Circuit of Cordillera Huayhuash – Peru

The Cordillera Huayhuash (pronounced Y-WASH) is a mountain range in Central Peru. It is a sparsely populated region but well known for it’s many 6,000+ Meter mountains, glaciers and rugged terrain. It’s a magnet for mountaineers and hikers from all over the world.

Map Circuit of Cordillera Huayhuash - Peru
Map Circuit of Cordillera Huayhuash – Peru

In August 2010 I joined a group for a 14-day hike in the area. I flew to Lima via Miami where I spent one night. Next morning after meeting the group we took an 8-hour bus ride to Huaraz, the commercial, hiking and administrative centre of the Ancash Region.

A major earthquake on May 31st 1970 killed 70,000 people and demolished most of the city but buildings built 2000 years ago survived the numerous earthquakes that have occurred since then. This is an often-overlooked tribute to the Inca engineers of long ago.

Huaraz is 3,000 meters above sea level and we felt minor effects of the elevation. This is caused by reduced concentration of oxygen molecules in every breath. The first effects are shortness of breath, and tiredness. It can get worse and in extreme cases will lead to death. Below 4,000 meters most people usually acclimatize in a day or two.

We spent 3 days getting accustomed to the elevation and doing some test hikes to about 3,500 meters.

Llamac is the start point of the hike and is an 8-hour bus trip over twisting and pot-holed mountain roads. Some bends are so sharp the driver did a 3- point turn. On board were 7 hikers, 5 support staff and all the food, tents, medical and general supplies for 14 people for a 14-day hike. I have great respect for the driver.

That evening was spent sorting the gear and supplies required for the expedition. We also walked into town to taste the local beer, which was chilled in the river.

Next morning we were joined by 14 donkeys and two “donkey men” to carry our supplies. This is welcome source of income for the local population. Every group hires donkeys and their owners as guides. The route is not marked and although you could walk with a map, compass and careful navigation this isn’t advisable.

The trek is entirely over 4,000 meters with most days crossing mountain passes of over 4800 meters and one of over 5,000 meters. The effects of altitude are noticeable on anyone used to sea level. With the reduced accumulation of oxygen in the blood the heart rate increases. This can lead to other problems.

We encountered bright sun, rain, snow, hail and sleet, sometimes all in the space of a few hours. In my backpack was waterproof and warm gear in addition to a camera, water, snacks, first aid kit, sun block and a packed lunch.

The circuit winds around the Huayhuash range following valleys and mountain passes. The Inca used these routes for many generations, long before Europeans arrived.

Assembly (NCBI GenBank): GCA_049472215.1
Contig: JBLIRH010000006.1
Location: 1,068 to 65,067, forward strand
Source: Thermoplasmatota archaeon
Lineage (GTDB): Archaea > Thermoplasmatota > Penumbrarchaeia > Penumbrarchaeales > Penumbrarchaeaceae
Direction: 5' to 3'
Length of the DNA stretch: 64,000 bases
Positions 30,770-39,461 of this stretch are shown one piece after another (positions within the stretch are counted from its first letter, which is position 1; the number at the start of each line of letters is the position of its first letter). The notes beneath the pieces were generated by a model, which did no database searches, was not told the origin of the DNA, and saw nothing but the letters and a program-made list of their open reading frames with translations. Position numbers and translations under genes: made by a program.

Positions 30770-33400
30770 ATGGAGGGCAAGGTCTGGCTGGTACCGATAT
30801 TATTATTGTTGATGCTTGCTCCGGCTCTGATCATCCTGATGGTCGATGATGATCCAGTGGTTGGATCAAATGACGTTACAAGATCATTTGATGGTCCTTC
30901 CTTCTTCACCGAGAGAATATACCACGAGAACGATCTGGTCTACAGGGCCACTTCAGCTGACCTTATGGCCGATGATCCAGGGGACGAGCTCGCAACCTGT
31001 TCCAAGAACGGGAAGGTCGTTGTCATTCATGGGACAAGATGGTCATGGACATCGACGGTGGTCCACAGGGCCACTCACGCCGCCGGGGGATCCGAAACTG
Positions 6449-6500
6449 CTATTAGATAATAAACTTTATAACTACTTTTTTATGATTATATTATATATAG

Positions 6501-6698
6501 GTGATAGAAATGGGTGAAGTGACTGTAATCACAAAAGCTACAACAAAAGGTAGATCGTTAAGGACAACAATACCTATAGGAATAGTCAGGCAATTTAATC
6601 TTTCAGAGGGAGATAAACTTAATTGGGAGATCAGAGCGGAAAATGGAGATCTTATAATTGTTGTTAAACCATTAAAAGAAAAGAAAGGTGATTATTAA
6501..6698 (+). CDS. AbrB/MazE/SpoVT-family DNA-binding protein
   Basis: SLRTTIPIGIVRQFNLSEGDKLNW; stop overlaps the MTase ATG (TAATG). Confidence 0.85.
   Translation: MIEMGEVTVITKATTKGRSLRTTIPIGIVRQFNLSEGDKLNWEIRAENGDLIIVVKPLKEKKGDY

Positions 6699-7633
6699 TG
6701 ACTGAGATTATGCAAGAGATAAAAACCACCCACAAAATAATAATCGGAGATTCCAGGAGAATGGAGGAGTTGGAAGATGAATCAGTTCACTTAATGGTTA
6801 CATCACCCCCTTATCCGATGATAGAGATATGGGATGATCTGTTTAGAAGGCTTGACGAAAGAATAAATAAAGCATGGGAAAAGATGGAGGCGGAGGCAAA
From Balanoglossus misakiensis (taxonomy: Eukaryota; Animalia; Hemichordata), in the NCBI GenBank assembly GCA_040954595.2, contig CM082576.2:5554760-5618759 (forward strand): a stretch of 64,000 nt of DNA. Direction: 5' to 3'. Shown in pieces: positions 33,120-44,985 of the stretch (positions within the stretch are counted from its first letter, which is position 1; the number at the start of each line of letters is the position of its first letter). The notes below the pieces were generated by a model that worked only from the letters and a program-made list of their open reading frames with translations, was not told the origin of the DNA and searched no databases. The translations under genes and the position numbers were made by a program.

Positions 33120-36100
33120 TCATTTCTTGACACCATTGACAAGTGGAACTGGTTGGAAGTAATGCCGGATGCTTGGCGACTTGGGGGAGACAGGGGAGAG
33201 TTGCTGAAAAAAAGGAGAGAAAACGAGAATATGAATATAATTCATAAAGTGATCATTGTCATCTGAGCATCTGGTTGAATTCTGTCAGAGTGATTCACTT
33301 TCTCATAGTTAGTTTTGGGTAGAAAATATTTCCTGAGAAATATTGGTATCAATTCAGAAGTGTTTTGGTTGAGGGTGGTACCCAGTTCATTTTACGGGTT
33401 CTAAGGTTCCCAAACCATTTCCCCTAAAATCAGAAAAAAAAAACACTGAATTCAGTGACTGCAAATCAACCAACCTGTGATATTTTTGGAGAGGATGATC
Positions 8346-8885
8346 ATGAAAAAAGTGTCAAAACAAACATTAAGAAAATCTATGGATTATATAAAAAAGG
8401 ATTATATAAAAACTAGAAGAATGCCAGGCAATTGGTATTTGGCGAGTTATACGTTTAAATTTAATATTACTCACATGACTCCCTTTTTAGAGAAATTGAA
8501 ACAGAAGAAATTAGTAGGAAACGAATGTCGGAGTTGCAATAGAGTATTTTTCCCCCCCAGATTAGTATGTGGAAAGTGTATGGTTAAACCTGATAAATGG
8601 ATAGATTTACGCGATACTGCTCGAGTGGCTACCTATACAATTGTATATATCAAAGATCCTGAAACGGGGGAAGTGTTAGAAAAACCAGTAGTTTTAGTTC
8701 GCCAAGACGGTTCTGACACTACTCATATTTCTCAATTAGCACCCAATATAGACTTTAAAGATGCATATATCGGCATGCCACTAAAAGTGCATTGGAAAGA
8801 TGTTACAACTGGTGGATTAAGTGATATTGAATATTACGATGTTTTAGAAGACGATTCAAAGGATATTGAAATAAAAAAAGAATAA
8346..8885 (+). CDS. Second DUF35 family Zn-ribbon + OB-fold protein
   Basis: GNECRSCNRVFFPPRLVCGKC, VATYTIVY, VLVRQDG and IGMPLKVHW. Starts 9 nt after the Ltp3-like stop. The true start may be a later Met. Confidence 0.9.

Occasionally we would pass a few thatched roofed houses with wood and mud walls. They are self sufficient in potato, corn, vegetables, chickens, pigs, sheep and cattle. The sweet potato originally came from Peru many centuries ago.

Unfortunately they have no access to health care, school or other things we take for granted. It is not uncommon to talk someone who has never been to school but can speak Quechua (their local language), Spanish and English. I have had the best education that Barbados can offer but I can only speak English!

The route offers fantastic views of the mountains, with many glaciers and ice fields descending into raging rivers making their way to the Atlantic Ocean via the Amazon. A camera with a large memory card is essential!

We passed Siula Grande (6,344Meters) that Simon Yates and Joe Simpson climbed in 1985. On the way down Joe fell into a crevasse and was presumed dead. He crawled out with broken limbs to reach their camp three days later. This is one of the most amazing mountaineering survivor stories. Seeing the route (from a long way away) he took made me realize how determined he was to live.

Most nights we camped by a lake or river where we could get water and sometimes fresh fish. However there was no swimming as the water was fresh off the ice cap! Anything that got wet stayed wet. It rained every day and at night the temperature went below freezing. Then the rain turned to snow or ice. At night a trip to the toilet was done as quickly as possible.

Food is an important aspect of any trip like this. Each day you burn 3,000 to 5,000 calories. If you don’t eat good and nutritious food you will soon feel the effects. It is a good, but drastic, way to loose weight!

Breakfast was about 6.30 am with a hot cup of tea, coffee or Chocolate drink, and then eggs, oats, tea, peanut butter, bread, and fruit.

Packed lunch was bread, cheese, fruit, juice and whatever we brought as our individual supplies. When we reached camp, around 4pm, we had a hot drink and biscuits with jam, peanut butter, etc.

Dinner was Chicken stew (We carried live chickens), with potatoes, vegetables, soup and bread. If the fisherman was lucky we got fresh fish. After the last of the chickens and fresh vegetables was used pasta and cheese was a staple food. I am amazed by the way the two cooks provided the meals for us. No one could complain about the food.

I was in my tent by 8pm to arrange my pack and then get into my sleeping bag. Sleep came easily.

This trek is a physical and mentally demanding one. Any one who likes wild camping and has the necessary experience and gear would enjoy it. The memories will last me for the rest of my life.

You can click on the thumbnail image to see a larger image with captions.

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